Institution research/Interview Prep: How (and why) to make a Cheat Sheet
When you’re competing for an academic job against 10 equally well-qualified candidates, one of the best ways to set yourself apart from the pack is to convince the committee that you’re a perfect fit for their particular institutional needs. And in order to do that, you need to have a sophisticated understanding of what those needs are. Which is why doing your homework before an interview becomes absolutely crucial.
In the most basic sense, the committee needs to be reassured that you can:
- Teach their general introductory or survey courses
- Teach courses in the advertised field, and/or in your area of specialty
- Remain a productive scholar
- Be a reliable (and collegial) member of the department
But remember that those are minimum requirements. Instead of simply showing the committee that you, like all of your competitors, can simply satisfy them, your goal is to demonstrate that you greatly exceed them. There are a few places where you can get the information you need to make the strongest case for this kind of exceptional fit: the job description, the school’s website, college guides or Wikipedia, and personal contacts. This guide will show you how to aggregate the most salient information from these sources into a quick reference “cheat sheet” that will allow you to go into the interview knowing exactly how to sell yourself to this particular school. (Here is a basic template I’ve created for this purpose, which you should feel free to use and tweak. The letters on that template refer to the steps below)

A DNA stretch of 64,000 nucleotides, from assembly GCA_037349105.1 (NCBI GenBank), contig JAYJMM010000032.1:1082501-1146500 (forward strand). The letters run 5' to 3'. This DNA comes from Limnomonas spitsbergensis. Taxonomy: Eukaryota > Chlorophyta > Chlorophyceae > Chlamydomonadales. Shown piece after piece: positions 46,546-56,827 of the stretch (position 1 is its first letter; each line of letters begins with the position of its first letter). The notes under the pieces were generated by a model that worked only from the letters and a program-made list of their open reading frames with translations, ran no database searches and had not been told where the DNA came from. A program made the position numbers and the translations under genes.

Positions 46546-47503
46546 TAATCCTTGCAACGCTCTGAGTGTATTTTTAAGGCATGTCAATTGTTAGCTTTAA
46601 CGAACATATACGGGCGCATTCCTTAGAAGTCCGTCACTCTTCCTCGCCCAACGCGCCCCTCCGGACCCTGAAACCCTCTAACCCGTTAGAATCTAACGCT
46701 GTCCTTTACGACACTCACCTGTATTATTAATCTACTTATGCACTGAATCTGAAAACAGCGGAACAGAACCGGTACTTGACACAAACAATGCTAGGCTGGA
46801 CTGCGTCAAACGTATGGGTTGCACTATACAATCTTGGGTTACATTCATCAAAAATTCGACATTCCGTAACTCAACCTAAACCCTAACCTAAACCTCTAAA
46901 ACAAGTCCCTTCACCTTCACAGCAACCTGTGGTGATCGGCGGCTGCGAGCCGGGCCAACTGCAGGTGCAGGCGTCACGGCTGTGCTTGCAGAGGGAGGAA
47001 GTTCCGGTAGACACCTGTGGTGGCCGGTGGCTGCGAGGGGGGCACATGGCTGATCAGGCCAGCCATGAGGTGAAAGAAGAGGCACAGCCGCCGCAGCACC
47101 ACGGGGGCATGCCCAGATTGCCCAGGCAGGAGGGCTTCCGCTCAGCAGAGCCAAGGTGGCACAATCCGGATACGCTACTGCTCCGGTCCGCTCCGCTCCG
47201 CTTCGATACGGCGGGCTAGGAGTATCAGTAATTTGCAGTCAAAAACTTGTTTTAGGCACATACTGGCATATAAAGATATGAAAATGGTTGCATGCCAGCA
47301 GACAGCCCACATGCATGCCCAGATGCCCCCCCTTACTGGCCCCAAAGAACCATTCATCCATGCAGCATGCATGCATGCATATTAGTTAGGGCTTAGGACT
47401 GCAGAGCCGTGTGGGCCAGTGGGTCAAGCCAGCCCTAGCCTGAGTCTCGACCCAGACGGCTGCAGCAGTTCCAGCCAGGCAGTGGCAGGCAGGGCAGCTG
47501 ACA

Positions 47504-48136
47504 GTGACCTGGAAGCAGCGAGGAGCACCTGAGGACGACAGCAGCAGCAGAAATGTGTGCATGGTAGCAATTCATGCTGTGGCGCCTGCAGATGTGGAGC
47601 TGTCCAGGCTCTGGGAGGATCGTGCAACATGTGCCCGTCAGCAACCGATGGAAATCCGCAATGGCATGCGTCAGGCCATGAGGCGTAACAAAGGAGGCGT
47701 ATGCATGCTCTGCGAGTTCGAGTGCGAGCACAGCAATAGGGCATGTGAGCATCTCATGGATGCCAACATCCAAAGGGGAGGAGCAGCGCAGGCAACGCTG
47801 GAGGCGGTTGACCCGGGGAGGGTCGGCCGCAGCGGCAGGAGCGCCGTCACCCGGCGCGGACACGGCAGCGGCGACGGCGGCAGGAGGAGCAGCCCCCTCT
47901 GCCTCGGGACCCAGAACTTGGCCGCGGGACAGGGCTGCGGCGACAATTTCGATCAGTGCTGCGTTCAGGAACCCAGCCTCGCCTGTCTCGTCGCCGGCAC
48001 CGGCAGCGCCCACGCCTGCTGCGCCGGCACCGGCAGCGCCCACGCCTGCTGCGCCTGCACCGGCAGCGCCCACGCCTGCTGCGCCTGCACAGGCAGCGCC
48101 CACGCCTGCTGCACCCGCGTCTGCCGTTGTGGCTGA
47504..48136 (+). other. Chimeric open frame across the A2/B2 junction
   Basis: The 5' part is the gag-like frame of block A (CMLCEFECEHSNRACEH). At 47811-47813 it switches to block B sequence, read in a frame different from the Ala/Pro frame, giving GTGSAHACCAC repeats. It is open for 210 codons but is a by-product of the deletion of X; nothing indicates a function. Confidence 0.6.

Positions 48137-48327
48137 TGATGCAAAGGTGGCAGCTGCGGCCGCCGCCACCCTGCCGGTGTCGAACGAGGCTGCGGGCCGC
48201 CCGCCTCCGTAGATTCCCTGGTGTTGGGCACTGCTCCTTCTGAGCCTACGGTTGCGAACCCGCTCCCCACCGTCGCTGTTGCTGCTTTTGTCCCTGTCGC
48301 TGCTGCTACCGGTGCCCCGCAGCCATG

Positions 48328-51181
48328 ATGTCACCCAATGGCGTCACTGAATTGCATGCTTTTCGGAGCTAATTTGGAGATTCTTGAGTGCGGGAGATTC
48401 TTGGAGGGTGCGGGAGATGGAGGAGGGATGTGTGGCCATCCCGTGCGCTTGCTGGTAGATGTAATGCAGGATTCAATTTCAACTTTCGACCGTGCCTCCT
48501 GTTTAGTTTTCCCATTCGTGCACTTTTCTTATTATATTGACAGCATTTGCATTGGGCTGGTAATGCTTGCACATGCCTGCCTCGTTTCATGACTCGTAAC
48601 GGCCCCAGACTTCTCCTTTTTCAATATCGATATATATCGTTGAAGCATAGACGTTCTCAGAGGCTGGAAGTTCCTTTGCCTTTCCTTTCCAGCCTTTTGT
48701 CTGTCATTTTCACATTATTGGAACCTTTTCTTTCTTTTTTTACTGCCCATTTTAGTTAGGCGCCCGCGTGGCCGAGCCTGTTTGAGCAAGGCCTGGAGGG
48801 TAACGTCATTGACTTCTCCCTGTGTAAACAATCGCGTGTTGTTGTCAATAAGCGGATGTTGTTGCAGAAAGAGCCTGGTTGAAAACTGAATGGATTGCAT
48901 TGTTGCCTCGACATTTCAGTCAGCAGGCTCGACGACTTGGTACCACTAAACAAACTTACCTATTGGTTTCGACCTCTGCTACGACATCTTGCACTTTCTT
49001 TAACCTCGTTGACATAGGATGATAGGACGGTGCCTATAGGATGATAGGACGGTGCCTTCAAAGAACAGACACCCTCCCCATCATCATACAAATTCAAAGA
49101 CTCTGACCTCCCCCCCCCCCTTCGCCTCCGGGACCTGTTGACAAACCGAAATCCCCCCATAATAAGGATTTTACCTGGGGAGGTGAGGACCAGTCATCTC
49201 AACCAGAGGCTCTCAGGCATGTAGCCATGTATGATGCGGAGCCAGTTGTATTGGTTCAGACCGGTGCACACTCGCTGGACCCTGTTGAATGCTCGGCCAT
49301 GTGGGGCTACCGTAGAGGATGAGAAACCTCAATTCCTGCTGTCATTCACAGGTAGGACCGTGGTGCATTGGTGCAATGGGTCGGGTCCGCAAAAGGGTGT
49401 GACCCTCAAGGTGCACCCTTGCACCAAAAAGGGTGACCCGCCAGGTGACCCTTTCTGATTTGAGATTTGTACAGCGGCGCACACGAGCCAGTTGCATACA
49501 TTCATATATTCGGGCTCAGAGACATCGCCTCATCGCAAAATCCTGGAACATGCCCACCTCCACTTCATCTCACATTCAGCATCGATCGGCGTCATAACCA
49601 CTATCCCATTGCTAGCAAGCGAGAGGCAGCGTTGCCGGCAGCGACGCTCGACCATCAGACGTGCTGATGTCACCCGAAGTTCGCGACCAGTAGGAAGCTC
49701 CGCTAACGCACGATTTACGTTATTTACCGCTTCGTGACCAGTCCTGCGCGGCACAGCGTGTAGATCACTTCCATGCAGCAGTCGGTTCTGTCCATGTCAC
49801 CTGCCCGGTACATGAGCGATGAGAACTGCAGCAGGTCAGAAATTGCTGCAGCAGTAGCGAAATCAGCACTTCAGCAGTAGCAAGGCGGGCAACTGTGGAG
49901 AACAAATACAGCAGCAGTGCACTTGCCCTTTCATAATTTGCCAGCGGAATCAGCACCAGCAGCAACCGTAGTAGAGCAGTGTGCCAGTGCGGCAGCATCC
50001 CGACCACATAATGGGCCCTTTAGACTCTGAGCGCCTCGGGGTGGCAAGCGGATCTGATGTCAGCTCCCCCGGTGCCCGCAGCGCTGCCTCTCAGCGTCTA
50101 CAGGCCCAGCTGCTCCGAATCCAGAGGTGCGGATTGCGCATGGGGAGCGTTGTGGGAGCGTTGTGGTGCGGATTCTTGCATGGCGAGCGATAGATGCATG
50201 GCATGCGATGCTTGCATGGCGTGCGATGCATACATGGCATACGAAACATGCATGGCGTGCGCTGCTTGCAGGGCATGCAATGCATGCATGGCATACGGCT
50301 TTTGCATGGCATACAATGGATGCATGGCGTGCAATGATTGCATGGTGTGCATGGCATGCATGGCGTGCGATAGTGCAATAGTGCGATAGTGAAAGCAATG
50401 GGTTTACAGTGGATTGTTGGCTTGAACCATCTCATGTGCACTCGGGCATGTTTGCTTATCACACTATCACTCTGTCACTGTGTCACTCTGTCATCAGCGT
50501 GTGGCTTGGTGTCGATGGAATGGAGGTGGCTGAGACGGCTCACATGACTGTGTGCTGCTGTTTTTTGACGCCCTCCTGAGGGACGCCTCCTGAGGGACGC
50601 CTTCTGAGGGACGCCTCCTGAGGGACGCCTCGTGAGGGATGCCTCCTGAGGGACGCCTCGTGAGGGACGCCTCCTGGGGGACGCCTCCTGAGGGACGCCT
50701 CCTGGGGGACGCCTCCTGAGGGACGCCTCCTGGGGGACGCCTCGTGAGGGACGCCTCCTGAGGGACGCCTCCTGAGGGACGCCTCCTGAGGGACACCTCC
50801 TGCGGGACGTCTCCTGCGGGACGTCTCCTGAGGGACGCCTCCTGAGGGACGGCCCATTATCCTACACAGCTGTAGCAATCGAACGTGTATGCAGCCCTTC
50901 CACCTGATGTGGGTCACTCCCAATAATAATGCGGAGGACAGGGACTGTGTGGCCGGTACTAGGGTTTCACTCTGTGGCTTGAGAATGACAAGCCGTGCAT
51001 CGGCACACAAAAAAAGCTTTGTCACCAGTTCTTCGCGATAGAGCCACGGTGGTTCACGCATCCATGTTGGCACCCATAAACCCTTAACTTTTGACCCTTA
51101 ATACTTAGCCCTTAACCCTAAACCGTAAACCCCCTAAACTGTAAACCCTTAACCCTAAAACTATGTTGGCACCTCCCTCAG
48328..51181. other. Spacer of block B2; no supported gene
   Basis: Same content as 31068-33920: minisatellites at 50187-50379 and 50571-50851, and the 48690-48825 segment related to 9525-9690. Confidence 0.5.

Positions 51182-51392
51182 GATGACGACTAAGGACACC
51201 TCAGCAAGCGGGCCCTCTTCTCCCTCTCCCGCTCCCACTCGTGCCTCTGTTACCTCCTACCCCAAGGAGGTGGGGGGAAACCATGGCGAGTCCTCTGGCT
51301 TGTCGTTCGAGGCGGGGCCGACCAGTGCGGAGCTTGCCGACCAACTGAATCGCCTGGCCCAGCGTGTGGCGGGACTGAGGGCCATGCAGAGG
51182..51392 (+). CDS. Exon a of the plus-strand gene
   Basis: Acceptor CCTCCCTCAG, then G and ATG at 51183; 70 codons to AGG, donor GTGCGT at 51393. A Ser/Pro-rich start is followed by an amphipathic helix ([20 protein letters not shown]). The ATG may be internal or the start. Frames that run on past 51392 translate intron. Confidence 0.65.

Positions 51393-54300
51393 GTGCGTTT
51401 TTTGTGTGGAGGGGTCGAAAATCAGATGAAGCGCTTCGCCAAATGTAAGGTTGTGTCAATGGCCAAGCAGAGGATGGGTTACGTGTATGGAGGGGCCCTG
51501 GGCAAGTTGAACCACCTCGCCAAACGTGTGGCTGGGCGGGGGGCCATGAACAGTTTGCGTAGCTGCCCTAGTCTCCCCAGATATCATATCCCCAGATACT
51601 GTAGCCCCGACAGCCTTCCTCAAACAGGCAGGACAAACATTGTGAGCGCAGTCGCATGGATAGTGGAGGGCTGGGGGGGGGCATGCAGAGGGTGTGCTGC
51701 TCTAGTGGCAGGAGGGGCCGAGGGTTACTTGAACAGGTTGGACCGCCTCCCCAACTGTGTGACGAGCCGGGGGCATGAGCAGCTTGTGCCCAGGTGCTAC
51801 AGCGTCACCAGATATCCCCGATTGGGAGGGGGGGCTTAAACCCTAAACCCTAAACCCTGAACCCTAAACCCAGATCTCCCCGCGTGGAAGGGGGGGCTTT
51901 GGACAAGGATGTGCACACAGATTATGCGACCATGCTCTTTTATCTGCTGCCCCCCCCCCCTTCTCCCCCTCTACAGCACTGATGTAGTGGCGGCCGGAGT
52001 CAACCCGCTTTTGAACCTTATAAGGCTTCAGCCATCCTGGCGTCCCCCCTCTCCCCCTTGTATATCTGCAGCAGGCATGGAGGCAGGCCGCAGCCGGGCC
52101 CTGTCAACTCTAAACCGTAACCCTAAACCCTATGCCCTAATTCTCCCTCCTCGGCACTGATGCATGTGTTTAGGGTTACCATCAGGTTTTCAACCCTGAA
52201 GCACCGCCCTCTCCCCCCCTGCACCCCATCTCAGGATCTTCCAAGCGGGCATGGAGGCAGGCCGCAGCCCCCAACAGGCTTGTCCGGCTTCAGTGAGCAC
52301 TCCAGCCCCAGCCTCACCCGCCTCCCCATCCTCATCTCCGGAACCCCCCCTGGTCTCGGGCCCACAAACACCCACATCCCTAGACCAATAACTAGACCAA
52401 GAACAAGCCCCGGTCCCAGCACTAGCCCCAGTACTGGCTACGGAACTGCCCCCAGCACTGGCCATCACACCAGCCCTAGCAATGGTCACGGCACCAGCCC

STEP ONE: AGGREGATE
A. Carefully reread the job description of the position you’re interviewing for and paste it into the template. Go through and bold specific buzzwords or phrases.
B. Look up the school on Wikipedia or an online college guide, and fill in the basics on your template: name, location, size, quarter or semester, etc.
C. Go to the departmental website and read through their mission statement. Click around and figure out what their “points of pride” are, the programs or achievements they’re trying to highlight: a nationally-renowned study abroad program, a distinguished speaker series, a unique major concentration, etc.
D. Also on that website, look up what the requirements are for their majors, including what intro/survey courses they have to take, what concentrations are available, whether they do a senior project or internship, etc.